Brinkley Sandvall, MD, who runs the Hand and Upper Extremity program at Monroe Carell Jr. Children’s Hospital at Vanderbilt, bonds quickly with her young patients — children who have acquired or congenital hand and upper extremity differences.
“I feel like this is the greatest job — it’s the intersection of what I can do, what I want to do and what I feel compelled to do,” said Sandvall, who is fellowship-trained in pediatric hand and upper surgery and reconstructive microsurgery.
Six-year-old Toby Williams connected quickly with Sandvall before surgery in March to clean out a deep infection that came on rapidly in his left hand and worked its way down to the bone.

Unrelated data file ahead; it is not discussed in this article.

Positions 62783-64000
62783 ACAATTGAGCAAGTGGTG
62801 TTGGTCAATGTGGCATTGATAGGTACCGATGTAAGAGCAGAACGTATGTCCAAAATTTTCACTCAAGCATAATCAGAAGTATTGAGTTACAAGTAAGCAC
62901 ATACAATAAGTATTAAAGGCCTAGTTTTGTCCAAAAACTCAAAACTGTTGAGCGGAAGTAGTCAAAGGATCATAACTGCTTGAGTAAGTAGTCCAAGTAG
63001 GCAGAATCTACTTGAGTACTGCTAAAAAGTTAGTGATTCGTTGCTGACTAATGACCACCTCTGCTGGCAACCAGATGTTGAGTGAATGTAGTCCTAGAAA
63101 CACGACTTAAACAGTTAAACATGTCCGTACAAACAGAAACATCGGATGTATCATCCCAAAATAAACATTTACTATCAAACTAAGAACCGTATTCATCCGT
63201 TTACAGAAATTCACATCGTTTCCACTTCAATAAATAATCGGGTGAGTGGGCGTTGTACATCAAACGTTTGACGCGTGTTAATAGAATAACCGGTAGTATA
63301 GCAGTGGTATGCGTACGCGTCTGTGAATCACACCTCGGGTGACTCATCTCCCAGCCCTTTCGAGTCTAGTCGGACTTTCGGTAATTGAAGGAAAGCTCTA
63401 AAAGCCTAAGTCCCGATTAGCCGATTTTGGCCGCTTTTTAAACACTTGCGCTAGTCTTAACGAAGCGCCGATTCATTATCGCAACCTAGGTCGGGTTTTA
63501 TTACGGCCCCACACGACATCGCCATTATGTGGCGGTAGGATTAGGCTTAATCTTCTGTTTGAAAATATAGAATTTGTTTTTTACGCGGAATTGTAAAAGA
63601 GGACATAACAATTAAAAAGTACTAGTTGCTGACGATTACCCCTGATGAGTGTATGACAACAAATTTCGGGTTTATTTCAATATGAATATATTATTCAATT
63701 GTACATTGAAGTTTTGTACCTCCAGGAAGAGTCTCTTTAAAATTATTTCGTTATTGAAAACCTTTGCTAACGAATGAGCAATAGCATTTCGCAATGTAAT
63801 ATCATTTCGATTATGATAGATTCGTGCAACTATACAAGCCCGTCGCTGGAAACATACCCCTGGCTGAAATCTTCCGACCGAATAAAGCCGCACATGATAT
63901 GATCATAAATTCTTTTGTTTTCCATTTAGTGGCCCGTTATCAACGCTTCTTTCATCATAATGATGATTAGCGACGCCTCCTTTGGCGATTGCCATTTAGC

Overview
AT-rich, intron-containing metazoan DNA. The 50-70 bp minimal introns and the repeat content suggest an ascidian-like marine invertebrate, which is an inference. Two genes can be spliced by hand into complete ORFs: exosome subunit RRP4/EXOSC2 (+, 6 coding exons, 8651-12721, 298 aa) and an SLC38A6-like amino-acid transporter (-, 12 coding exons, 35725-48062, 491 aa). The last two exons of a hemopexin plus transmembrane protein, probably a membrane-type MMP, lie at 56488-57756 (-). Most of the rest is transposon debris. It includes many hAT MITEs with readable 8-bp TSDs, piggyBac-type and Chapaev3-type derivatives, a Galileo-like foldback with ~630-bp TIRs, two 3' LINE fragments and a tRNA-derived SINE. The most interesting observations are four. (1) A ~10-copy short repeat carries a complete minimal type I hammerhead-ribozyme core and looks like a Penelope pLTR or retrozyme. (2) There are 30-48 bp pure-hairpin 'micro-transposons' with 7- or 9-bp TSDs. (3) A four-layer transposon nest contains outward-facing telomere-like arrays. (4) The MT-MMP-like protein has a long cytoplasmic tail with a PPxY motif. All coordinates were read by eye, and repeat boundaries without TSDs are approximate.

Sandvall, assistant professor of Plastic Surgery, came to Vanderbilt University Medical Center in October 2019. She sees both adults and children at VUMC and Children’s Hospital.
The children under her care have a wide range of issues including congenital differences, burns, tumors, neuromuscular disorders, vascular anomalies and traumatic injuries from accidents or playing sports.
She also sees families before children are born, when a congenital difference is noted on an ultrasound.
Sandvall said repairing children’s hands can often be challenging because of continued growth and bone remodeling. If the growth plate is still open, it’s important to anticipate its effect when deciding whether to intervene or to wait.
Sandvall sees children in the hand and upper extremity clinic on the main campus as well as in Murfreesboro. She also sees pediatric patients in the multidisciplinary brachial plexus, vascular anomalies, cleft and craniofacial and spasticity clinics.